Organisms • Identified, grouped, and classified • More effectively study and communicate about them • Plants and animals are classified or grouped together by characteristics they have in common
They may be characterized by • The uses people make of them • Physical characteristics • Other categories used to put similar animals together
Classification • Several ways of classifying agricultural animals • Agricultural animals have been domesticated for some type of human use • These animals have been developed into breeds having distinctive characteristics and distinctive uses
Scientific Classification • Binomial nomenclature: Giving two names in Latin • System developed by Swedish Botonist named Linnaeus
Binomial Nomenclature • Genus: First name, always capitalized • Species: Second name, always lowercase • Both are underlined!
Latin • Was used because at the time, it was the international language of scholars • Many languages of the world were based on Latin.
Example • Cattle: Bos taurus • Pigs: Sus scrofa • Horses: Equus caballus • Sheep: Ovis aries • Dogs: Canis familiaris
Common Names • Are often confusing • Different organisms can have similar or the same common name • Different parts of the country may have different common names for the same animal.
Scientific Classification • Orderly and systematic approach to identification • Broad groups of animals are classified together in categories of common characteristics
Scientific Classification • Each group is then broken down further into smaller categories • Process is repeated until the groups cannot be categorized into smaller groups.
Seven Levels of Classification • Kingdom- largest • Phyla • Class • Order • Family
Seven Levels of Classification • Genus • Species- smallest
Kingdoms • Animalia: all multicelled animals • Plantae: multicellular plants that produce chlorophyll through photosynthesis
Kingdoms • Monera: bacteria and blue-green algae • Protista: paramecia and amoebae • Fungi: mushrooms and other fungi
Kingdom • The Kingdom animalia includes all animals ranging from a tiny gnat to huge whales. Because of this diversity we have to further subdivide into phyla.
Phyla • The primary divisions of the kingdom Animalia • The kingdom animalia is divided into twenty-seven phyla.
Phyla • The word phyla comes from the Greek word phulon meaning race or kind • Several phyla are divided into subphyla • Most agricultural animals belong to the phylum Chordata
Phyla • Chordata is divided into subphylas • Vertebrata – animals with backbones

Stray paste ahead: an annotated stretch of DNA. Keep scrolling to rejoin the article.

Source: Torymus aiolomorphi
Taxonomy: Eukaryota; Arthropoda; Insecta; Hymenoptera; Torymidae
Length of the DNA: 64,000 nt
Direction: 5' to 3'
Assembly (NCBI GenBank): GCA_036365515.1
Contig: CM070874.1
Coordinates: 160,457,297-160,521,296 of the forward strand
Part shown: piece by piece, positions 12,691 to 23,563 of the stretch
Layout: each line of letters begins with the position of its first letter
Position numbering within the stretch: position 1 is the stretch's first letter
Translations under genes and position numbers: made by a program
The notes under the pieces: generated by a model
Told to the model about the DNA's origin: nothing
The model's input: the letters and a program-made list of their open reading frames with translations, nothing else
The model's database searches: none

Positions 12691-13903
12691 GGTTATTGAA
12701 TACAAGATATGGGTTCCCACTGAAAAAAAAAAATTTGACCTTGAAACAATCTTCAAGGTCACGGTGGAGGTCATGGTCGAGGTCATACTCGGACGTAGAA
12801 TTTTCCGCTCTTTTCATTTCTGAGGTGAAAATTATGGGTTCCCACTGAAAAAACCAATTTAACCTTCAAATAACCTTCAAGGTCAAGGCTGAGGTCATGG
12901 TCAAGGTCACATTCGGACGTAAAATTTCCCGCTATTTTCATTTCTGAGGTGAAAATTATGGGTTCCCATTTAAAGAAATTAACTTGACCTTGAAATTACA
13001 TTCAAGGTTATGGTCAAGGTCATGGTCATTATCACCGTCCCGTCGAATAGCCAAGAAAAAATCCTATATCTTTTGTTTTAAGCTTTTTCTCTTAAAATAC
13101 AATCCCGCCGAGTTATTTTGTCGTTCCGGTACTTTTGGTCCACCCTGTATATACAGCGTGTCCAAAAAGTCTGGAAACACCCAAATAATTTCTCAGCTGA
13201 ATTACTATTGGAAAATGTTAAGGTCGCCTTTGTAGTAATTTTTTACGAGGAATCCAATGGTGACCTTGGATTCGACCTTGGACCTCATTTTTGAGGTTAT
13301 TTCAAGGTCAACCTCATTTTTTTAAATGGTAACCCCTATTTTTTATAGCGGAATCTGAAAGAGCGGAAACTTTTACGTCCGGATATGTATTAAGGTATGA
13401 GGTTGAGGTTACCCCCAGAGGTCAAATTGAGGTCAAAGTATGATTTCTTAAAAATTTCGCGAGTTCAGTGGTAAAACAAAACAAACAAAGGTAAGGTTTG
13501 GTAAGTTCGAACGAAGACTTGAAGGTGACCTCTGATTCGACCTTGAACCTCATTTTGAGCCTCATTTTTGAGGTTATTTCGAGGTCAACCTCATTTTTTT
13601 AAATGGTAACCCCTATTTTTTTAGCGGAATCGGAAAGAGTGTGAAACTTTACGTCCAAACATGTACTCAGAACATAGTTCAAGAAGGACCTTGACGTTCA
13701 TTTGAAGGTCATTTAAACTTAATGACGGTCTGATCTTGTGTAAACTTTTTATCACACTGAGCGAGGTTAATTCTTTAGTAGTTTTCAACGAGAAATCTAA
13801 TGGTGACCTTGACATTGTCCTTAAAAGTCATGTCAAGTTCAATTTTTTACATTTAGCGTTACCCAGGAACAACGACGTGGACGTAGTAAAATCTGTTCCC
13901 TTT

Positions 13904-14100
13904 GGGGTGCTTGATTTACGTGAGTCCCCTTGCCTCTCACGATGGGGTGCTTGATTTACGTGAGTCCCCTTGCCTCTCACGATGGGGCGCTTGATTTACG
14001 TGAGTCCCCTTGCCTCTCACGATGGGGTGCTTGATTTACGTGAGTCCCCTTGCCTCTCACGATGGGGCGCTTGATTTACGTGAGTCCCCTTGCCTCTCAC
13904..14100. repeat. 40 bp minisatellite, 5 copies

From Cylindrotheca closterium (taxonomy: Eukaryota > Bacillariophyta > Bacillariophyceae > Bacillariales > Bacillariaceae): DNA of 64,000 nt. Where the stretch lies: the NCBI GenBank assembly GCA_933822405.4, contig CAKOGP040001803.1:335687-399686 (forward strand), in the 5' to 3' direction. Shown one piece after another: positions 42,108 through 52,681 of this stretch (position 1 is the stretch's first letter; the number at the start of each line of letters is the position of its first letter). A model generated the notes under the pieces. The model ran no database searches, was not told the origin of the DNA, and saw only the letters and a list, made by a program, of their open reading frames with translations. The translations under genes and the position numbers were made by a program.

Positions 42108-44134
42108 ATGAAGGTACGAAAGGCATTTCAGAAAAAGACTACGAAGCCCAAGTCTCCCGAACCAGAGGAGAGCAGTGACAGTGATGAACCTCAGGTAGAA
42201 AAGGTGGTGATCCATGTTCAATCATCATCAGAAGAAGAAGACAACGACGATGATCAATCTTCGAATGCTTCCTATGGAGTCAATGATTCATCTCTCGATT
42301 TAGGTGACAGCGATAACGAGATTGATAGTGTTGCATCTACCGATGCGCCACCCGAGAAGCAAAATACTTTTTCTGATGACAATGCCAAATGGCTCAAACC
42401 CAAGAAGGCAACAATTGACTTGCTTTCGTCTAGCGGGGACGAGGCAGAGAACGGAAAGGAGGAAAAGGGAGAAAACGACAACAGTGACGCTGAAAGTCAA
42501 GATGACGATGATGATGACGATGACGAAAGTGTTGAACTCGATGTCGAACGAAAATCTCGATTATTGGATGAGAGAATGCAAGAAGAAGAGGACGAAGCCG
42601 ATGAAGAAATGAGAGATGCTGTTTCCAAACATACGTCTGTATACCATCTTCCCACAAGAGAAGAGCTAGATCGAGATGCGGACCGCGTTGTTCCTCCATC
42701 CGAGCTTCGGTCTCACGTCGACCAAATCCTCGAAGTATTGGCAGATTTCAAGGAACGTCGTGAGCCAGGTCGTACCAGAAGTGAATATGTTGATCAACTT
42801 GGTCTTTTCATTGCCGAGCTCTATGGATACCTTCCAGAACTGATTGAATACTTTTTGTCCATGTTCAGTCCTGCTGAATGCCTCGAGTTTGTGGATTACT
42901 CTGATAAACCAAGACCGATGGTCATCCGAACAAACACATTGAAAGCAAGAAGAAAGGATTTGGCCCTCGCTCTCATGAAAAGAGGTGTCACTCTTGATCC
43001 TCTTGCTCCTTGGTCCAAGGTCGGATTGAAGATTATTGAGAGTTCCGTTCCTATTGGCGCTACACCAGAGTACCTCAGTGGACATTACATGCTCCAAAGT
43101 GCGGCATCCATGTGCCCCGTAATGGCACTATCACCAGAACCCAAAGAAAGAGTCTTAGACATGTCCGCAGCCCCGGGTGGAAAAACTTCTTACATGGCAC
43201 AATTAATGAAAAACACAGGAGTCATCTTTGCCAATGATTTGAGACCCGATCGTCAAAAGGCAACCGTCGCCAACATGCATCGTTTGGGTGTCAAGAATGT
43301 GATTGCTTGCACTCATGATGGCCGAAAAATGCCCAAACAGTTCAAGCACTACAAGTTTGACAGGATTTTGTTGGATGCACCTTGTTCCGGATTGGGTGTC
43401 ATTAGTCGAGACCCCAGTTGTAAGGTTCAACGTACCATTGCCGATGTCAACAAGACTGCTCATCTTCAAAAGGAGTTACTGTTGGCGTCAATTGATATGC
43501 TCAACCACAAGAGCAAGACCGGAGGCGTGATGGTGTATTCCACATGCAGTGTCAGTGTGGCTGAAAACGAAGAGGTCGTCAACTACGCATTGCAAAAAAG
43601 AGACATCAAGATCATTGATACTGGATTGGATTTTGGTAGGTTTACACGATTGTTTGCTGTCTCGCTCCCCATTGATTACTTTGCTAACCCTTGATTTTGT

Classes • The phyla and subphyla are further divided into classes. • Agricultural animals such as horses, cattle, goats, sheep, and pigs belong to the class Mammalia.
Classes • Amphibia: frogs, toads • Reptilia: turtles, snakes, lizards • Aves: birds • Mammalia: horses, cattle, pigs
Orders • Classes are divided into smaller groups that categorize animals within a class that possess certain characteristics called orders.
Order • The class Mammalia contains eighteen different orders including • Primates – humans • Artiodactyla – cows, goats, sheep, pigs
Artiodactyla • The order Artiodactyla have three suborders. • Suiformes: pigs, hippopotami
Artiodactyla • Tylopoda: camels, llamas • Ruminantia: deer, cattle, sheep
Families • Orders and suborders still have to be broken down smaller. These are called families.
Genus and Species • The final categories of the scientific classification system are genus and species.
Genus and Species • The Genus and Species are also an animal’s scientific name. • These are always Latin or latinized
Classification of Breeds • A breed of animals is defined as a group of animals with a common ancestry and common characteristics that breed true.
Classification of Breeds • Breeding true: means that the offspring will almost always look like the parents
Selective Breeding • Choosing the best and desired animals and using those animals for breeding purposes.
Purebreds • These are animals whose ancestors are of only one breed.
Breed Associations • An organization that promotes a certain breed of animal. They control the registration process of purebred animals of that breed.
Blood Typing • Not only physical characteristics are used in breed identification. • Blood typing is analyzing and animals blood to determine their history.
Crossbreeding • Sometimes species can be successfully crossed to produce new breeds.
Example • One of the first successful breeds: Santa Gertrudis, which a cross between Shorthorn breed of cattle with the Brahman breed of cattle.
Classification According to Use • Meat Animals • Work Animals
Classification of Horses • Cutting horses: used to heard and work cattle • Draft Breeds: used to pull wagons and heavy loads
Classification of Horses • Harness Horses: used for pulling sulkies or light carriages
Dual-Purpose Animals • An animal that is raised for more than one purpose.
Examples • Cows and Calves • Sheep • Camels (in the desert of the Middle East)